As I mentioned, slides for all the research projects are included below, as well as the list of games attendees identified as potentially benefiting from one or more of the studies.

The preview game

While it's true that The Path eschews many of gaming's common attributes, it seems dangerous to suggest it has no problems outside of its assessment as a game. Even taken in the broader context of more ambiguous categorizations - say, as an interactive experience - The Path has difficulty articulating any substantial meaning in an engaging way.

Edge 0309 This assessment of The Path appeared in the March 2009 issue of Edge Magazine, which arrived on newsstands during the first week of February. I'm no expert on print media deadlines, but I assume this means the piece was written in early January or so. If you know more about such things, feel free to correct my timetable.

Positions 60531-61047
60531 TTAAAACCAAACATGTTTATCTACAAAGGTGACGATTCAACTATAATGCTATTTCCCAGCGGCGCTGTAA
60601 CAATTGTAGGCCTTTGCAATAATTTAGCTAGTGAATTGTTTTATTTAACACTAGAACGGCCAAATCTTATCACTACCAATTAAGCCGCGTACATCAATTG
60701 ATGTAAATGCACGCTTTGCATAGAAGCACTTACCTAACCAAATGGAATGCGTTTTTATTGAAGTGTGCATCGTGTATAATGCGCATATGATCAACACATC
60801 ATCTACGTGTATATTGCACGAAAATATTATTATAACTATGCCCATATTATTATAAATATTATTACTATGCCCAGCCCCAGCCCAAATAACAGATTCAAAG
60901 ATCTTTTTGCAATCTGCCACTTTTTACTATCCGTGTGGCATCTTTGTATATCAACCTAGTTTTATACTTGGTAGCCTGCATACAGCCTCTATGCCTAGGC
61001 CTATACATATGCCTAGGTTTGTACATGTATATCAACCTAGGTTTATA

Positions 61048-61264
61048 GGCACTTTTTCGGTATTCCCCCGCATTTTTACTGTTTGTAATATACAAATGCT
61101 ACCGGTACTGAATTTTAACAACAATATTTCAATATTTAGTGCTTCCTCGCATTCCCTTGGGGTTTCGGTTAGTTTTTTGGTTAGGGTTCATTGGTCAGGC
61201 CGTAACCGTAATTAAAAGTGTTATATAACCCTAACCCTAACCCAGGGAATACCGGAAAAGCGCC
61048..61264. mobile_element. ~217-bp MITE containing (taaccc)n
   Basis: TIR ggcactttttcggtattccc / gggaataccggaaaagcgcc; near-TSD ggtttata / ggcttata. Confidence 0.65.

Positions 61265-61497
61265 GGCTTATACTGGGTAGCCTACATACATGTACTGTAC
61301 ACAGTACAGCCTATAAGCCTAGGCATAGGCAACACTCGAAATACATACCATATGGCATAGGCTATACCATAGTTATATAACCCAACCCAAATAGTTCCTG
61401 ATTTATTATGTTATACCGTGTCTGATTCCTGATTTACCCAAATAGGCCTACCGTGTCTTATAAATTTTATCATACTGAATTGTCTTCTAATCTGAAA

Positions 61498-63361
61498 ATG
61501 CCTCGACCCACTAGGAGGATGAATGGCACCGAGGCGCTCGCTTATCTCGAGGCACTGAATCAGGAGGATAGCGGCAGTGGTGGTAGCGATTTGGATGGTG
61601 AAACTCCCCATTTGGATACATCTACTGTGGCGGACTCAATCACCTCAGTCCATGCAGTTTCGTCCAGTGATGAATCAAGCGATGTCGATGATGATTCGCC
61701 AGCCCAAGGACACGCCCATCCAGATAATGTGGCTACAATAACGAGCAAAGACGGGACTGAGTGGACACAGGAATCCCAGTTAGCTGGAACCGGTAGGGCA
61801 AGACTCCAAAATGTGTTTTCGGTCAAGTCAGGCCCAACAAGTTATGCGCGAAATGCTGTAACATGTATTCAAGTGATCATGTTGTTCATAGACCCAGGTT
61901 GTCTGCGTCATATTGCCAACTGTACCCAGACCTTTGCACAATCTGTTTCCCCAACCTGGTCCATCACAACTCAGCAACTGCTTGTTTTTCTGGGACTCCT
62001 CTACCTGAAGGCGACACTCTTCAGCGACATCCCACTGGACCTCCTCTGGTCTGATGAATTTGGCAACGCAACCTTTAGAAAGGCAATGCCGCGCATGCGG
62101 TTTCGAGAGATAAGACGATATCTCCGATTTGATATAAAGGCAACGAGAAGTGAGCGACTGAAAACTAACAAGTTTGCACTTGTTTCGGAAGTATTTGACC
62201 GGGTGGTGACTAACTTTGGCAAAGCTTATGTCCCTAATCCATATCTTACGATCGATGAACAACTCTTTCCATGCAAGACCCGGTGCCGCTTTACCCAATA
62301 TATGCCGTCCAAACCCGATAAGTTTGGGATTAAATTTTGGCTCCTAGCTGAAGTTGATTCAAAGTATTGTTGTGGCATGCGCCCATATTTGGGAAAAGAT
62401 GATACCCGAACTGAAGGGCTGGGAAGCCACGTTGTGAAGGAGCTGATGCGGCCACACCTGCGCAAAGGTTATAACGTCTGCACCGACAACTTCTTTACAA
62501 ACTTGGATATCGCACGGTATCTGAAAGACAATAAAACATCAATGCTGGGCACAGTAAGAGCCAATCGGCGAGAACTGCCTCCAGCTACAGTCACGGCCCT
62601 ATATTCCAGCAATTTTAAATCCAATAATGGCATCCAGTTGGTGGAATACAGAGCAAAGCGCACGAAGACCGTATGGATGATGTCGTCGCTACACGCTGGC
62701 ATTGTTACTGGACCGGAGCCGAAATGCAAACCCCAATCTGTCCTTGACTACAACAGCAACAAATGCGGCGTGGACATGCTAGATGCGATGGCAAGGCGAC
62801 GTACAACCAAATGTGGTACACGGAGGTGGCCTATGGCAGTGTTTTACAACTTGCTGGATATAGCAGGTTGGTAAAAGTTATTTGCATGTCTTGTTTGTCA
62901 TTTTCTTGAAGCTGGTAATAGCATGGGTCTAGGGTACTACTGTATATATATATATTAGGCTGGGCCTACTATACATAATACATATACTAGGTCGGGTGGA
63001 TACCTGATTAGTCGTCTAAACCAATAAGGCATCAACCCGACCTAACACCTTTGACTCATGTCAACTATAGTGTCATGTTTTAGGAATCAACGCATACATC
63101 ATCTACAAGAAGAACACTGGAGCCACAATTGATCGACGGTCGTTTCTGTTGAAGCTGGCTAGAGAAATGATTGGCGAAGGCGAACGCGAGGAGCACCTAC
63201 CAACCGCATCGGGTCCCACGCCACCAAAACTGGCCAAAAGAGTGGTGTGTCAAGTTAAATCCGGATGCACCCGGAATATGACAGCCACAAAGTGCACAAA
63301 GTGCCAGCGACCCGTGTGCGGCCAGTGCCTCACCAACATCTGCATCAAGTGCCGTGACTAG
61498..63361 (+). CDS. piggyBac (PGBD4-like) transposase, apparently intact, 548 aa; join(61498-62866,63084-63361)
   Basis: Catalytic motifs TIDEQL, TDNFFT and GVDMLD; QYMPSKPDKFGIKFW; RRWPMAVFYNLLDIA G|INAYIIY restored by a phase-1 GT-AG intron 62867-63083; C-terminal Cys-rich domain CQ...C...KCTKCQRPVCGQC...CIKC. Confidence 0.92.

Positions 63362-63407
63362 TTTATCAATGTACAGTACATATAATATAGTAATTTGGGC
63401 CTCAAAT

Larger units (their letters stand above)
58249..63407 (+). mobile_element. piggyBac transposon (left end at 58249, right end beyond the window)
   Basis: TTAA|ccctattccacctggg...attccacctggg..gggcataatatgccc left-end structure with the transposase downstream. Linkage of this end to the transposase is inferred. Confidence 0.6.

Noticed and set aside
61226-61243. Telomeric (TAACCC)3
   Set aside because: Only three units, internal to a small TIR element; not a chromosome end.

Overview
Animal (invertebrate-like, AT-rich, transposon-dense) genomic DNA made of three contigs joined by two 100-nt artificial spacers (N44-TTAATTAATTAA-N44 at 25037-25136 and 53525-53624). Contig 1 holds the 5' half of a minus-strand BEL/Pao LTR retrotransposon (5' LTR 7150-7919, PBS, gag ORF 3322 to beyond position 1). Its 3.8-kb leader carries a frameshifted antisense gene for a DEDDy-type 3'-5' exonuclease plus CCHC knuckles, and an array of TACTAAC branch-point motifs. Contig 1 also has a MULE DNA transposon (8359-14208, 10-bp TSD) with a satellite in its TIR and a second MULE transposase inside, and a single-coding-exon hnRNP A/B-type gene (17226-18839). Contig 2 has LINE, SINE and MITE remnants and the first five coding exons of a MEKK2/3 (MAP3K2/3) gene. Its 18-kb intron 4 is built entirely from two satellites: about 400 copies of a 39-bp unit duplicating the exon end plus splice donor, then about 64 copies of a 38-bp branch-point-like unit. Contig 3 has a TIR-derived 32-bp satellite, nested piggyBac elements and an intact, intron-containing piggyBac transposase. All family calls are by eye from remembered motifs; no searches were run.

The Path was officially released on March 18, and, according to creators Auriea Harvey and Michaël Samyn, the game continued to be polished and improved until shortly before its launch.

I think Edge misses the point of the experience offered by The Path, but I'm not here to refute their assessment of the game. My concern is how this essay functions as a preview of an unfinished and unreleased game. The full-page piece appears in the "Hype" section devoted to game previews, but aside from placement it's difficult for me to see how it functions differently from a review. Nothing about the essay suggests the game is a work in progress; quite the contrary, actually. Aside from briefly mentioning Tale of Tales as "sanguine about potential review scores," the piece reads like a complete appraisal of the game with no apparent allowances for improvement or further development. Regardless of where it appears in the magazine, it functions as a review because it's written as such.